I believe France have the right idea. hmmm… what are we told here in dubai? If you don’t like our culture and laws move back to your own country.

     
  3. dana on July 19, 2010 9:06 am

    i totalllly AGREEE with you robert – no offense Bassel…a country is FREE to chose its own laws and regulations wether the people like it or not…thats the case with Dubai , these are our rules, our culture, you like it stick to them, you dont, go back to your own country!

     
  4. Andrew on July 19, 2010 9:46 am

    I’ve no problems with people voluntarily covering up in personal/private situations by choice. What I object to is people doing it in situations where it impacts on their ability to do their jobs, makes it impossible to identify the person, or simply in situations where it would be considered rude to those societies.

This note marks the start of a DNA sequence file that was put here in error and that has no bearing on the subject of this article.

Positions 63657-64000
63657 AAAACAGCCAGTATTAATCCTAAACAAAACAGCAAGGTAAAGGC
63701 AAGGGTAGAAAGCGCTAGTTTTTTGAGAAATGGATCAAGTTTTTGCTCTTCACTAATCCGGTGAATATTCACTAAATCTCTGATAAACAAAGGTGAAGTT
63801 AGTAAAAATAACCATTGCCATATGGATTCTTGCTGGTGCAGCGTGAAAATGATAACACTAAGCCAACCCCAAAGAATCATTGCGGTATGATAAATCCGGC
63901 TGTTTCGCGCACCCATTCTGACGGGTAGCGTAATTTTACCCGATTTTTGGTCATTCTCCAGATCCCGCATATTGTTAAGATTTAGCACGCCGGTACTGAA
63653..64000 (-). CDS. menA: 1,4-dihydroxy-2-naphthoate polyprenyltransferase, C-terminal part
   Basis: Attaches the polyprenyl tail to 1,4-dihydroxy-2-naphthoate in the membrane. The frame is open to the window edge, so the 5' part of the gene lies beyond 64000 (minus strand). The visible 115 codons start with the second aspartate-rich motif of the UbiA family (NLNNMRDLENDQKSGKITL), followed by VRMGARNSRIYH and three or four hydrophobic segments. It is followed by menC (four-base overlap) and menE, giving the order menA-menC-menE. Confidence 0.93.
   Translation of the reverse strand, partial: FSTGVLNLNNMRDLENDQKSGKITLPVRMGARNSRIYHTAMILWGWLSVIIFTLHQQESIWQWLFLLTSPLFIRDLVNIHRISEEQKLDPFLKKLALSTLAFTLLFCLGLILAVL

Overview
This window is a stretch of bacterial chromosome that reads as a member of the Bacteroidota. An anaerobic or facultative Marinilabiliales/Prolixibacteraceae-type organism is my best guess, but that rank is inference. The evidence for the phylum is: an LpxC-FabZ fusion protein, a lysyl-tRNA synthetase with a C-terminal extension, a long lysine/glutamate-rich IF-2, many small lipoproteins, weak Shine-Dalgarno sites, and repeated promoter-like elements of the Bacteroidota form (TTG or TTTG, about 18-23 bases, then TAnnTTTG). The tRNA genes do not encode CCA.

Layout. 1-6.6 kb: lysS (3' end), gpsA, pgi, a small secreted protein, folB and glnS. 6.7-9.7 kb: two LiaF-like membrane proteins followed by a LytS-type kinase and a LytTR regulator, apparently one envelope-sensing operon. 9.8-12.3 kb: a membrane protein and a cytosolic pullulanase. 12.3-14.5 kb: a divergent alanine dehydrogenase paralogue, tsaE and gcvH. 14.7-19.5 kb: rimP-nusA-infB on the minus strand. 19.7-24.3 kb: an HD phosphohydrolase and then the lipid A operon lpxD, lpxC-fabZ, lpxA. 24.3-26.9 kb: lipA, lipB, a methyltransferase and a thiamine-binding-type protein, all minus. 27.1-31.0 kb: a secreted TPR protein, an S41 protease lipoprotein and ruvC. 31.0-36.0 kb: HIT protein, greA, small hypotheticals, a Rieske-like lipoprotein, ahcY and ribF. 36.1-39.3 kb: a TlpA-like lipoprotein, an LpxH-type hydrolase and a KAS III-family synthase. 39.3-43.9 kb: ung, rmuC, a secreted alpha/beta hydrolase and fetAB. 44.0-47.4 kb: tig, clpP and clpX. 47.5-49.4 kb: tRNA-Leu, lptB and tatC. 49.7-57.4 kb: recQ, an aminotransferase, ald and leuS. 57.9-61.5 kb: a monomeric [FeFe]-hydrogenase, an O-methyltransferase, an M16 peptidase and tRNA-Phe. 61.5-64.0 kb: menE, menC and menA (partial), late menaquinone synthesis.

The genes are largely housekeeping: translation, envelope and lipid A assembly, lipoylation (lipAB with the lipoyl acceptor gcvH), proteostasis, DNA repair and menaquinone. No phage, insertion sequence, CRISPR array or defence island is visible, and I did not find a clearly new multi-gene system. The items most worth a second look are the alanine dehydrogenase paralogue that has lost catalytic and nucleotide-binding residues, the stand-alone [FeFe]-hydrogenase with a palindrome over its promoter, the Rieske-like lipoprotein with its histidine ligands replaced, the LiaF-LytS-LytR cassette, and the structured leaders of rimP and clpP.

e.g. the teacher who complained when she was asked to remove her veil as her own students couldn’t hear her. Had she been a languages teacher not seeing her lips would’ve made it even worse.

    Basel; as for older generations of women covering themselves wearing a scarf around the head without covering the face has little to do with modesty and more about protecting the face from the elements, whether rain or shine.

    That said I do think telling people they cannot do something when it impacts no other person would indeed be very “un-British”, the problem however is very few people truly appreciate the sensibilities of other cultures even after prolonged exposure, and unwillingly offending someone is all too easy to do.

     
  5. Basel A-Shaban on July 19, 2010 11:48 pm